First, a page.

A few weeks back I was fortunate to receive a rare kind of feedback from an agent: a rejection coupled with a few lines letting me know where my story fell short, namely my opening needed a hook. I’m not going to lie, it stung. My heart dropped and I was about to begin a wallowing period when my muse jumped up, whacked me in the head, and yelled, “look closer.”

So I did. I looked closer at the constructive feedback, and as I read my muse whispered in my ear, “make Cam Deaf.”

Me: Whoa, we weren’t going to make a main character have a hearing loss, not yet. It’s something we’ll only be able to do a few times and we already have that story idea for a Hard of Hearing female.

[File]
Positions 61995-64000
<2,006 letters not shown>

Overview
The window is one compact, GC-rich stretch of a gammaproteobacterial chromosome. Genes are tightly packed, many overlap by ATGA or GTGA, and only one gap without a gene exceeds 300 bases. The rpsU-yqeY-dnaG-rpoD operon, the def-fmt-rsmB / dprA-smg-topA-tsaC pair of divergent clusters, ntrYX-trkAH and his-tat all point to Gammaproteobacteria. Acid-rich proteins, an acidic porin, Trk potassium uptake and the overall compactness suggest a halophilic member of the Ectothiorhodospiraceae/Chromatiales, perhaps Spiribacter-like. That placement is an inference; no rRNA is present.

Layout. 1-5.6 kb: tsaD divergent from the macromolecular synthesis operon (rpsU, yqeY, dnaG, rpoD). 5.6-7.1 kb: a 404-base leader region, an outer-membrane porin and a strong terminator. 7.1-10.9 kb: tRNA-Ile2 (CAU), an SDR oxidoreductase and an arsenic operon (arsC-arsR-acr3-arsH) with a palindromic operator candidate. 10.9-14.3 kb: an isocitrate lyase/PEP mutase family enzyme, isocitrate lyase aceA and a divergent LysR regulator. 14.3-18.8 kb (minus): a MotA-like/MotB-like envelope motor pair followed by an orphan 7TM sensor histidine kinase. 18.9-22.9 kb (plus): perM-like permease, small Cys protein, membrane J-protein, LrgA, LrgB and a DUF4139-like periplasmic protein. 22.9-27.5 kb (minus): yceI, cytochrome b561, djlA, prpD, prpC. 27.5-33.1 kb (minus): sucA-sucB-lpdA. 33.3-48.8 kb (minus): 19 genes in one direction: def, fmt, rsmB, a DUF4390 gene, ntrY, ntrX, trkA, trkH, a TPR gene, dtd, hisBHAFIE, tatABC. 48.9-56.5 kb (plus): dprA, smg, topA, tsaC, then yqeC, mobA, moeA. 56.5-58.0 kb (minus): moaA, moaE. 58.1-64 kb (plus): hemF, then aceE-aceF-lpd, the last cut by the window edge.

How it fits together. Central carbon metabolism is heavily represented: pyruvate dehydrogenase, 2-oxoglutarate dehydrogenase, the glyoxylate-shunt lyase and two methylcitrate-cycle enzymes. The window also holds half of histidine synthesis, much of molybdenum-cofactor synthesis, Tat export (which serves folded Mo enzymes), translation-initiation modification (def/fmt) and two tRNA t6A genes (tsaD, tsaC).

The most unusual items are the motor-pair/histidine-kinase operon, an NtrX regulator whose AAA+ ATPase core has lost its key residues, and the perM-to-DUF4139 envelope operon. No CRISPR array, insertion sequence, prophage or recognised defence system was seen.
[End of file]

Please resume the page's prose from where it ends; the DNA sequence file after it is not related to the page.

Muse: But Cam should be Deaf. Think about it.

I thought about it. And even as I was still hesitant to make the leap, all the little details of the story shifted. Plot points became stronger. The character’s whole existence solidified in ways I couldn’t have predicted.

I did what any self-conscious writer does. I reached to my writer friends. Diversity is huge in the writing world right now and most were thrilled at the prospect of a Deaf male hero in a romance. A few others were leery, suggesting I make my female have a hearing loss instead.

Muse: No, no. She’s hearing. Cam is Deaf!

Or have him be Hard of Hearing, not Deaf.

Muse: Are you nuts? No! He’s Deaf!

I was starting to agree with my muse. I went back into my story, just to test the waters, and changed up my opening. I’ve since learned my opening was cliché: two characters meet across a bar, their eyes lock, magic! In making Cam Deaf my opening is still set at a bar, but now my female is staring at him, after already figuring out he couldn’t hear.